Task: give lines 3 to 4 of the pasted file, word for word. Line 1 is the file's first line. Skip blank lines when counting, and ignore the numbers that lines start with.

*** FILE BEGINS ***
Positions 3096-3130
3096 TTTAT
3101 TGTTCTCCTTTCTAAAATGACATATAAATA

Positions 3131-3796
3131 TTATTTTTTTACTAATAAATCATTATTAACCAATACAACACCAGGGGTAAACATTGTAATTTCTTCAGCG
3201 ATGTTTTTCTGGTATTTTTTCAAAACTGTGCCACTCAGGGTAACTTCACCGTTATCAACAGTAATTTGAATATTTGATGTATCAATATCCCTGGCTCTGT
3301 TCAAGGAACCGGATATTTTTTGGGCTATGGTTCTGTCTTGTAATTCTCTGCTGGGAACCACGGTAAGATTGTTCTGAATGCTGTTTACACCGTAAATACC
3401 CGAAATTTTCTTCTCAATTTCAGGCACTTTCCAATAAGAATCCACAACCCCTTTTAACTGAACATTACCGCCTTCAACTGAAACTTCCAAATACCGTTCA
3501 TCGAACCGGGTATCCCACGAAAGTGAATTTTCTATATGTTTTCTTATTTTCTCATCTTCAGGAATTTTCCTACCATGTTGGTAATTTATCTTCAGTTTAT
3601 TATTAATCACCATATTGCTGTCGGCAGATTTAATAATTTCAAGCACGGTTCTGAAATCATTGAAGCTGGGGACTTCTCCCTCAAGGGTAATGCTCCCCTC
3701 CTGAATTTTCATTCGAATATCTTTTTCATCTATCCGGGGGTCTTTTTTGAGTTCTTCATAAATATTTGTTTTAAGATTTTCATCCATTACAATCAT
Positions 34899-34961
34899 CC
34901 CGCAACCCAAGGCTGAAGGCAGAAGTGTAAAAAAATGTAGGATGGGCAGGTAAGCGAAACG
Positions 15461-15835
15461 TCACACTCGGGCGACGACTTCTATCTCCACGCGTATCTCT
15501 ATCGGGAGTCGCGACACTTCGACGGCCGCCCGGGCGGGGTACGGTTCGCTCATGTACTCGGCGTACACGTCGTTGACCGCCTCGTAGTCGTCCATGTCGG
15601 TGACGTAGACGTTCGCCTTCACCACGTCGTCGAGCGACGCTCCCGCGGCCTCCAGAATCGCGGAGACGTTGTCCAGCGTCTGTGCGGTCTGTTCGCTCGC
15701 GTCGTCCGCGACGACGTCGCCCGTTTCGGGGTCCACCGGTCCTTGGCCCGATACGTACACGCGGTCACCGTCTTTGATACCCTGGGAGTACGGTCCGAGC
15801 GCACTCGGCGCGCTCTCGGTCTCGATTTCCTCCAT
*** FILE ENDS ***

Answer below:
3101 TGTTCTCCTTTCTAAAATGACATATAAATA

Positions 3131-3796